In this issue

Issue 78

Port Phillip Bay: new models for management
Port Phillip Bay has for decades received the waste products of Melbourne's industrial and urban developments. Interest in the effect this has on the bay has prompted the Port Phillip Bay Environment Study which will cross disciplines and seek to identify their interdependencies. For the first time, the relationships between tidal movements, aquatic life, nutrients and toxicants will be investigated. A major outcome of the study will be a series of computer models of the bay. The models will serve as powerful predictive tools to assist the various authorities, and other bodies, in managing the bay for the next 20 years.
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Tricking termites
Research is showing that there are other ways to control termites than pesticides. One ingenious, chemical-free system recently commercialised employs granite particles of a specific diameter range (1.7 to 2.4 millimetres) to keep termites out of buildings and their foundations. The system has the trade name Granitgard. Trials show that for the granite barrier to be effective, particles must be too large and heavy for termites to shift, but small enough to ensure that, when they are tamped into position, there will be no voids for the insects to crawl through.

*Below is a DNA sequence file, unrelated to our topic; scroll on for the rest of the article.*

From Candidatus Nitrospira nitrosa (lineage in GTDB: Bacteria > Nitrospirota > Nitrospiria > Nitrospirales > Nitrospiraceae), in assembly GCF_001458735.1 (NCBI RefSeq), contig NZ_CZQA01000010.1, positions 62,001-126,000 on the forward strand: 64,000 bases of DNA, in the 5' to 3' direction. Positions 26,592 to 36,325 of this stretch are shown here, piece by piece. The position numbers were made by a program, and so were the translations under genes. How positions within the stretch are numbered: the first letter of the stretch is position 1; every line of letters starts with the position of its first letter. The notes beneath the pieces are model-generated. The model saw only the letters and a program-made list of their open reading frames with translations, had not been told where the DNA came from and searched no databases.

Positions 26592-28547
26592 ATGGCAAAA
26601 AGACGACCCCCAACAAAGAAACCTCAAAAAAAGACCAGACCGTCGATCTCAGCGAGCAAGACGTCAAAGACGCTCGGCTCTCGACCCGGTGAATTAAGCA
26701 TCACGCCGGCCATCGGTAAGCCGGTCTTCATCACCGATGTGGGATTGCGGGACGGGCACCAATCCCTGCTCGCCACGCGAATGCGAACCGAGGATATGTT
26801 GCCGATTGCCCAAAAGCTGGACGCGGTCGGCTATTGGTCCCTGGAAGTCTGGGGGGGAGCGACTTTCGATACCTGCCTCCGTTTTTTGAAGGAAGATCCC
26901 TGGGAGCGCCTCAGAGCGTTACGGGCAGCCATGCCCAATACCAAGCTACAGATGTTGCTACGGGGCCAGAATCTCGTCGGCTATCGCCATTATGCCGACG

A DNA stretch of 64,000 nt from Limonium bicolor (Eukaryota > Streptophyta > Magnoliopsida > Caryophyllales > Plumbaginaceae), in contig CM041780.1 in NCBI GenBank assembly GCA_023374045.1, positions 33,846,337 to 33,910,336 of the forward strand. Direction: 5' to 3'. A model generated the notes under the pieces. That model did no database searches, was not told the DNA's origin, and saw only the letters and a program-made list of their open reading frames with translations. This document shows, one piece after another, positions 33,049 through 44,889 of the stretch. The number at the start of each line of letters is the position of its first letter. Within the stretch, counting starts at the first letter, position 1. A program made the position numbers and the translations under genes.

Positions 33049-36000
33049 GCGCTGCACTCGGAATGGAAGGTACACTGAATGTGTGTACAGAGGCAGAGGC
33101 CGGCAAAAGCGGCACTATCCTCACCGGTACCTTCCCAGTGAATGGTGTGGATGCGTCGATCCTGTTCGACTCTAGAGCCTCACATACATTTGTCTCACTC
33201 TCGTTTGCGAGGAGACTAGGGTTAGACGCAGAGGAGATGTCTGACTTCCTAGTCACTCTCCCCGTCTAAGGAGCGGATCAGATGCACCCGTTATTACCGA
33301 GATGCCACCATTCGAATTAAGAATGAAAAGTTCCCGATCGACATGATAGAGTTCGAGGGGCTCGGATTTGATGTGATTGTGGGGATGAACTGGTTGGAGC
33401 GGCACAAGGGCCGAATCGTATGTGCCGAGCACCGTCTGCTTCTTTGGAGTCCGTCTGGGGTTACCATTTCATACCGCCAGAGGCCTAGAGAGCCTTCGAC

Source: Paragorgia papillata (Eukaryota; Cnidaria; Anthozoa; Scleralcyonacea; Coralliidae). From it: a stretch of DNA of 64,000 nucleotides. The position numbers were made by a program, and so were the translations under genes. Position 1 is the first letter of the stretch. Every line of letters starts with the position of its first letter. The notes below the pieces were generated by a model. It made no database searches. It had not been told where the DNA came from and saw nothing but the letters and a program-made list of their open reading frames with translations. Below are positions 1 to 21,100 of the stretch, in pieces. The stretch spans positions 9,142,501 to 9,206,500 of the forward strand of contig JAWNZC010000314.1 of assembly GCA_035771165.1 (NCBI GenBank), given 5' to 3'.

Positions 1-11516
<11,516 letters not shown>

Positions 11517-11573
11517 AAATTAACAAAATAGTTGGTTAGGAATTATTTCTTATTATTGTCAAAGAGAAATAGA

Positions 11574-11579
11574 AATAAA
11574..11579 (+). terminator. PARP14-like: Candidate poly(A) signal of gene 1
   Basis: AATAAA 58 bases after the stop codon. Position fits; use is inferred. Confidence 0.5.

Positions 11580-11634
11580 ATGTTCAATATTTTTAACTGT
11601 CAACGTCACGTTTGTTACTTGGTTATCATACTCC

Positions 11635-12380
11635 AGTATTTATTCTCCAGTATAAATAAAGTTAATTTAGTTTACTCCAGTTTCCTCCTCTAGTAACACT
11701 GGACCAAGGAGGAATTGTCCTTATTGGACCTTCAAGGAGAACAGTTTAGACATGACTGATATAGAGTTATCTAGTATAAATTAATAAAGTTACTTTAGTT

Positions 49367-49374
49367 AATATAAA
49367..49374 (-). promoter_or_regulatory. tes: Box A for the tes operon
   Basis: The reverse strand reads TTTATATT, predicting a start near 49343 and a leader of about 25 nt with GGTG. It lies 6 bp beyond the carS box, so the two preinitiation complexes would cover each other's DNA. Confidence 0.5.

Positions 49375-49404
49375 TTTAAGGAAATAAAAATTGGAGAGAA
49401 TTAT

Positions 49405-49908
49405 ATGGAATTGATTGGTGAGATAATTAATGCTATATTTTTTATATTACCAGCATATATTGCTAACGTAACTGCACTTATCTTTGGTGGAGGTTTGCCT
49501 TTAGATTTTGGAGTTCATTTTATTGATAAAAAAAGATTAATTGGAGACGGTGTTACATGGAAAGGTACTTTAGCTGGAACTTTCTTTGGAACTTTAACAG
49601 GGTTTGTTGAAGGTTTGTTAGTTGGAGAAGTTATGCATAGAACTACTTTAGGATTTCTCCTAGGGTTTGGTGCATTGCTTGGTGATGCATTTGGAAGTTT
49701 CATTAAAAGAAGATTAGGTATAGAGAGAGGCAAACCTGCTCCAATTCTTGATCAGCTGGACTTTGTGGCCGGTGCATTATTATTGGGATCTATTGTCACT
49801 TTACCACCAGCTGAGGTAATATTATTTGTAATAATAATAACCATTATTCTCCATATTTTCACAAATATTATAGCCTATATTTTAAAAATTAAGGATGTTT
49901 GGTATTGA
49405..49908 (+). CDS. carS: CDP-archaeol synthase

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Science versus the dust mite
Dust mites are a major cause of allergic responses. To better understand the conditions under which they thrive, scientists are studying the microclimate and materials (particularly different types of carpet) and their relationship to high mite levels.
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One kilometre to the coconut
A simple, low-cost means of extracting oil from coconuts has been devised. The technology has delighted Pacific Islanders. It relieves their dependence on increasingly expensive diesel oil and enhances the value of one of their most plentiful natural resources. Coconut oil can be used to power trucks, generators and outboard motors. But until now, the extraction process has been too complicated to be done on a household or village basis. The new process allows ordinary island households to get oil when they needed it. As a vehicle fuel they can get about one kilometre to the coconut.